CLEVELAND, Ohio (WOIO) - The coronavirus has forced many small business owners to temporarily close and layoff employees.
Ashley Graham was faced with tough decisions too. She had to decide whether to go ahead with the planned opening of her In The Mix Bakery in Louisville.
“It was inconvenient, but the space was here,” Graham said. “It’s been here for so long. We were finally ready that I was just like, ‘I have nothing else to do, it’s here (and) we got to do something.’”
Graham, who has a baking and pastry degree, opened her shop in mid-April.
The business is located at 234 East Main Street.
“I love trying different recipes. That’s kind of why I chose to go about it the way I did. More of a small batch bakery so I can try different things and be creative," Graham said.
It’s not the first obstacle she’s faced. She actually planned to open the bakery in 2019, but structural issues with the building brought delays.
That ordeal and statewide COVID-19 precautions have taught her early lessons on how to adapt.
“Right now, with the coronavirus and everything, we’re doing like a weekly menu rather than filling the case to try and prevent people from coming in and out all day,” Graham said.
As Ohio gets back to business and people regain a sense of normalcy, Graham said she’s ready to really define her business.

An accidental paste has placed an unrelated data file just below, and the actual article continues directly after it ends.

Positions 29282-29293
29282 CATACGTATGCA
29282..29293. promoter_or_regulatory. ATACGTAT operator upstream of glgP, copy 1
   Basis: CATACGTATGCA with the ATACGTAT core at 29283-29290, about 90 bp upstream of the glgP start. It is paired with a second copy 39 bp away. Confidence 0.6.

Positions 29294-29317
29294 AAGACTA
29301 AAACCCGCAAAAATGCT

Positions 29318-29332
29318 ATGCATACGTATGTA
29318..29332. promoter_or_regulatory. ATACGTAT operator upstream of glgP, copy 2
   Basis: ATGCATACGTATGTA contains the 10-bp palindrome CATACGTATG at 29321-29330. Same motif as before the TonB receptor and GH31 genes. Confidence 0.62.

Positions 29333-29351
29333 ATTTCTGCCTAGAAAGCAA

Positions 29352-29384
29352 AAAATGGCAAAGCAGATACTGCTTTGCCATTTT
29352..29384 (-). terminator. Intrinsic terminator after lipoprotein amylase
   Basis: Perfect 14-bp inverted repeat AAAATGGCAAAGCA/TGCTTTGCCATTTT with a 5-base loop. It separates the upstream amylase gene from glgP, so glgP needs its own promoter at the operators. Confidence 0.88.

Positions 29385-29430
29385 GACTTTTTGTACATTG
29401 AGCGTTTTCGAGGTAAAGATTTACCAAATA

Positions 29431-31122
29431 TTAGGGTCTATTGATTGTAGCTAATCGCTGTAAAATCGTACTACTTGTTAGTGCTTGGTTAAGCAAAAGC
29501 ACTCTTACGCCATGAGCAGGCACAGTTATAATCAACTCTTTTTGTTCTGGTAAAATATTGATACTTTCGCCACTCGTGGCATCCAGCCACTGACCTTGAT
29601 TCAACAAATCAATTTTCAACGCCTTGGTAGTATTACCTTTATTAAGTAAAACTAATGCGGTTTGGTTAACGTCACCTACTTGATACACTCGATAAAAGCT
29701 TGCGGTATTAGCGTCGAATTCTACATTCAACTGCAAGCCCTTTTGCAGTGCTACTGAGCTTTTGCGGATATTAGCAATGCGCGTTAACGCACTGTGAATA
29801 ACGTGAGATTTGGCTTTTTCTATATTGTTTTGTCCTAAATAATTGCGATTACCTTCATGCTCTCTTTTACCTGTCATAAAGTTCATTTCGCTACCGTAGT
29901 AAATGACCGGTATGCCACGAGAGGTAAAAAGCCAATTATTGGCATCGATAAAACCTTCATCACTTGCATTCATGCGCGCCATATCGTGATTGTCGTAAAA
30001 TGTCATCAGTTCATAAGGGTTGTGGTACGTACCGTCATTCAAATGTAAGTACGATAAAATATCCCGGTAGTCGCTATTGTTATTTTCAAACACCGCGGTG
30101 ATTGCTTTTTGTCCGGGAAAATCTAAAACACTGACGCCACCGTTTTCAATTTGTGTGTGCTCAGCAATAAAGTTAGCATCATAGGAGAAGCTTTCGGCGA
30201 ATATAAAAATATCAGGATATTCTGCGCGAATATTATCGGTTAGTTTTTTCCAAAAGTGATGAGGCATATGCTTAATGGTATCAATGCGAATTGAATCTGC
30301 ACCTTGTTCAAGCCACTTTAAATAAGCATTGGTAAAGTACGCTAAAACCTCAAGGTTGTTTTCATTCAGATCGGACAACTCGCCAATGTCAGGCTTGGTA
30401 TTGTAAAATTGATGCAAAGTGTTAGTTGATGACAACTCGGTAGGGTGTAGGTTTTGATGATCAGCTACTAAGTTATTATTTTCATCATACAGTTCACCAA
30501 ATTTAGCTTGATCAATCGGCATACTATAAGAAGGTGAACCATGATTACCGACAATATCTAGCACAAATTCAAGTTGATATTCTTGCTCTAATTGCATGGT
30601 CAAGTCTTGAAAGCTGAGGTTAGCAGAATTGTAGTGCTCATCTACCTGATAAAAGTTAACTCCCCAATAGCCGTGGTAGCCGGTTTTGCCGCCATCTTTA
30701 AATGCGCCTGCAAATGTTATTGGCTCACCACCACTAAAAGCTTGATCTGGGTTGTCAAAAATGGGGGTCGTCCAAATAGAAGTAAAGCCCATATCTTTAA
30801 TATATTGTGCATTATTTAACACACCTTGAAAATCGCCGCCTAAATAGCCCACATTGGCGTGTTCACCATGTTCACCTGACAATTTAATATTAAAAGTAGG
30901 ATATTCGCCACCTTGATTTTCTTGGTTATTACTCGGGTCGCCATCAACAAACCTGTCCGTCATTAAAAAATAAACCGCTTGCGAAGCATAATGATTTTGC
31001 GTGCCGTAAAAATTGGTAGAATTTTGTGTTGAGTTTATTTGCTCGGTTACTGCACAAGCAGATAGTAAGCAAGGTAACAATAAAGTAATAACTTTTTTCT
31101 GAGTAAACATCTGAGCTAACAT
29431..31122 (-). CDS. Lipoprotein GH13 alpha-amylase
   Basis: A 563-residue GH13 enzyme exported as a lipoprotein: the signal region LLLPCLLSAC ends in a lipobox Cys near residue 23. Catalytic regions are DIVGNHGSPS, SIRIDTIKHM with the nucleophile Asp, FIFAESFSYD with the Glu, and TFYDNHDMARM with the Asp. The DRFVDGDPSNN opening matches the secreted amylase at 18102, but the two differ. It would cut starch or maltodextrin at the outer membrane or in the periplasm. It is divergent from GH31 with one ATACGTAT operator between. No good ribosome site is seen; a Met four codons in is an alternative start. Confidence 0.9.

“What are you looking forward to most when you’re able to operate in the way that you envisioned?,” asked reporter Damon Maloney.
“I just love when people come in. I love getting to talk to people. I love getting to see their faces when they pick up cakes,” Graham said. “And when little kids come in and see the case full of stuff and get to pick what they want, it’s just awesome seeing people coming in and getting to interact with the community.”
Call-in orders for custom cakes and making other items including bars, brownies, cookies and cupcakes have kept her busy.
“The past three weeks, we’ve had like 60 to 90 orders every week. So it’s awesome,” Graham said.
She can’t thank the community enough for supporting her in a strange time.
“Everybody in the community has been very welcoming,” Graham said. "I’ve gotten letters in the mail from ladies. They’ve lived in Louisville for their whole lives. They’re 90 years old, and they’re so excited to see a bakery here.”